St. Mary’s Armenian children’s bell choir in Washington is the only Armenian bell choir in the world. Today on New American Voices, we talk with Leon Khoja-Eynatyan, who established this choir three years ago, shortly after immigrating to the United States.
Bell choirs are not at all part of the Armenian cultural tradition. But when he arrived in Washington and learned that there were 50 bell choirs in the area, Leon Khoja-Eynatyan talked the pastor of St. Mary’s Armenian Church into starting one. Much of the music that St. Mary’s children’s bell choir plays, however, is Armenian.
Sound of bell choir music
“We play Armenian spiritual music, we participate in Divine Liturgy once a month, we play along with the choir, so at that point the organ stops and we accompany the choir. And, the very first pieces we started to play were Armenian spiritual hymns.”
For this Christmas season, the choir has also developed a more international repertoire, including familiar American carols.
Leon Khoja-Eynatyan is a percussionist by profession. He received his musical education in Armenia and Russia. Here, as he says, he “lives like a musician” – playing with small bands, teaching percussion, directing the church choir. While his involvement with music is much like it was back home in Armenia, he finds life itself quite different.
“Of course, there are a lot of, like, polar differences in the culture, in the mentality. But I think I knew pretty much about the United States, and I knew where I was going.”
Mr. Khoja-Eynatyan says that while there were no big surprises for him on immigrating to America, it was hard to adjust to the way people relate to one another in this country.
“Relationships between the people. It’s absolutely different from what I learned in my childhood. In what way? In the other way. (Laughs.) It’s just different. Sometimes I’m surprised --‘til today I can’t accept sometimes the relationship between parents and kids. They are very strange for me. I think there is not too tight a connection between parents and kids. I think kids here feel more free, of course, but they need more care, attention from the parents.”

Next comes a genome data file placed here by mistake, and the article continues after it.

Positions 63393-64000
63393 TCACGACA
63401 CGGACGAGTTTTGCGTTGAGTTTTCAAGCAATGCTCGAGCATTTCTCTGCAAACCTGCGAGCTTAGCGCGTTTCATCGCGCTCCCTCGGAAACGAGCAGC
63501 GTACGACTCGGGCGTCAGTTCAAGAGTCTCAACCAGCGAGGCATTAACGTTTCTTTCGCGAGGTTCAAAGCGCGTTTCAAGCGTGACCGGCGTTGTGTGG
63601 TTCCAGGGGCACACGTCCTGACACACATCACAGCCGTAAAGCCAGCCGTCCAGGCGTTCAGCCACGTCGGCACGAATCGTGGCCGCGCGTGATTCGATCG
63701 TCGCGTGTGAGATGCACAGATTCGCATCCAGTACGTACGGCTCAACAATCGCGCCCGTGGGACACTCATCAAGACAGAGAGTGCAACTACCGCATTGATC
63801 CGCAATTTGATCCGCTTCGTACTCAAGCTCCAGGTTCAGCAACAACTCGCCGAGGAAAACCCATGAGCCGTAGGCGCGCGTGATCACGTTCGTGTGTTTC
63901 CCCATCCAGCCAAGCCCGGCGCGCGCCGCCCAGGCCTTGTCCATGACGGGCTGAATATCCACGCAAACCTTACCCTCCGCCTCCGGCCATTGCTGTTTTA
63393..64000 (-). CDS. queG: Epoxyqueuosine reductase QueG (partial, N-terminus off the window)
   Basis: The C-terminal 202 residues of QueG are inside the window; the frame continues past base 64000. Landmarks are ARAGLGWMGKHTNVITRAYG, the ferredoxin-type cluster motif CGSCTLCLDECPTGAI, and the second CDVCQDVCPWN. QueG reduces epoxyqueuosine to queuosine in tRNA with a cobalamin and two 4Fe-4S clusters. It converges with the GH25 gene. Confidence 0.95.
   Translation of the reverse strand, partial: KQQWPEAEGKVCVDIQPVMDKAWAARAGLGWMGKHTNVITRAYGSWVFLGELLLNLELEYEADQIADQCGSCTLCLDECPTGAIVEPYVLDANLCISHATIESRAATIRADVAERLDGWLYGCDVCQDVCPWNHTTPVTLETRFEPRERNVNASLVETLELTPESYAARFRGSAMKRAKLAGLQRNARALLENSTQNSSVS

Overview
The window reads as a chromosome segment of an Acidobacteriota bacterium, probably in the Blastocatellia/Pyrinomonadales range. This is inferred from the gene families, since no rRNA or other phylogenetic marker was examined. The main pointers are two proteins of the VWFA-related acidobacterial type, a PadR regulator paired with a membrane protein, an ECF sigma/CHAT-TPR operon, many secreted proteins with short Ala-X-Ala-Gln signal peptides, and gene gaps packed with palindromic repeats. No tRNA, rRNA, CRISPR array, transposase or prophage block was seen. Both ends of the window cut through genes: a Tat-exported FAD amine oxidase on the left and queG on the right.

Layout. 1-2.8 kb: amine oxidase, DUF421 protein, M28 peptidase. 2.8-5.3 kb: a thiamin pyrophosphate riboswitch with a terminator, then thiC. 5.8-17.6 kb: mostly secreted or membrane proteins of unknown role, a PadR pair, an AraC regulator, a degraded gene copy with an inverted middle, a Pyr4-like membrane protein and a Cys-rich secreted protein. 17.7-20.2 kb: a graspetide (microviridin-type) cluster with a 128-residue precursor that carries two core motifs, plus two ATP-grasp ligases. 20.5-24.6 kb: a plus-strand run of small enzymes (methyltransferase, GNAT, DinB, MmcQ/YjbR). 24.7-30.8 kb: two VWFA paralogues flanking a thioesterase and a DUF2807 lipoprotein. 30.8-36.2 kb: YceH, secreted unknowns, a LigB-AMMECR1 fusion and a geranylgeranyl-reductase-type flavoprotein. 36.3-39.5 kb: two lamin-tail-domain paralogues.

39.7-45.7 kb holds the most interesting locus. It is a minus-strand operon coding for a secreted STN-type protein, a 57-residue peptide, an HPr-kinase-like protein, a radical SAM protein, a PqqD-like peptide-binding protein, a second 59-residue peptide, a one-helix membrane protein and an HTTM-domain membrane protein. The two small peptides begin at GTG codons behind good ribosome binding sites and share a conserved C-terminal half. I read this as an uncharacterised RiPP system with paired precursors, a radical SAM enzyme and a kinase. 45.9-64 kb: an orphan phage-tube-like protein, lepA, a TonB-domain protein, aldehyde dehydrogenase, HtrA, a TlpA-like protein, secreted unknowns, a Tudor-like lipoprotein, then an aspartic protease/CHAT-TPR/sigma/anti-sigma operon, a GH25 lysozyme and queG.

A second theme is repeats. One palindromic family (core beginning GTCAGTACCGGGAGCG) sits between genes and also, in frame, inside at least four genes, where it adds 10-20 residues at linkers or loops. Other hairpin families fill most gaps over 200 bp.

Although in his work as a musician he is closely involved with Washington’s Armenian community (which now numbers some 500 families), Mr. Khoja-Eynatyan says he is becoming assimilated into American life.
“Sometimes you don’t have the choice. You have to accept the American style, because you can’t live without that. Yeah. But I try to be Armenian. I try to work with our kids, with our next generation, and learn [teach] them our traditions.”
At home, too, the Khoja-Eynatyan family balances out their Armenian heritage with an American lifestyle.
“We speak only Armenian at home. Of course we don’t always eat Armenian food, because that’s the international American style of life, because you need a lot of time to prepare Armenian food. Frozen food, fast food, [laughs] that’s the style you need to accept.”
Leon Khodja-Eynatyan’s daughter, Tatevik, is fourteen years old. When she came to America she knew no English, but now speaks the language without any trace of an accent. Her friends are both Armenian and American teenagers. Her father says he hopes she will grow up with a strong grounding in both cultures.
“She was born in Armenia, she grew up there, and I’m ready to do everything to help her grow into a good Armenian. I think she will keep it. She will be Armenian. She will be a good Armenian for the U.S.”
This coming Sunday, which is Armenian Christmas Eve, Mr. Khoja-Eynatyan’s bell choir will be performing both Armenian and American Christmas carols for the Armenian-American parishioners of St. Mary’s Armenian Church in Washington.
English Feature #7-37067 Broadcast December 30, 2002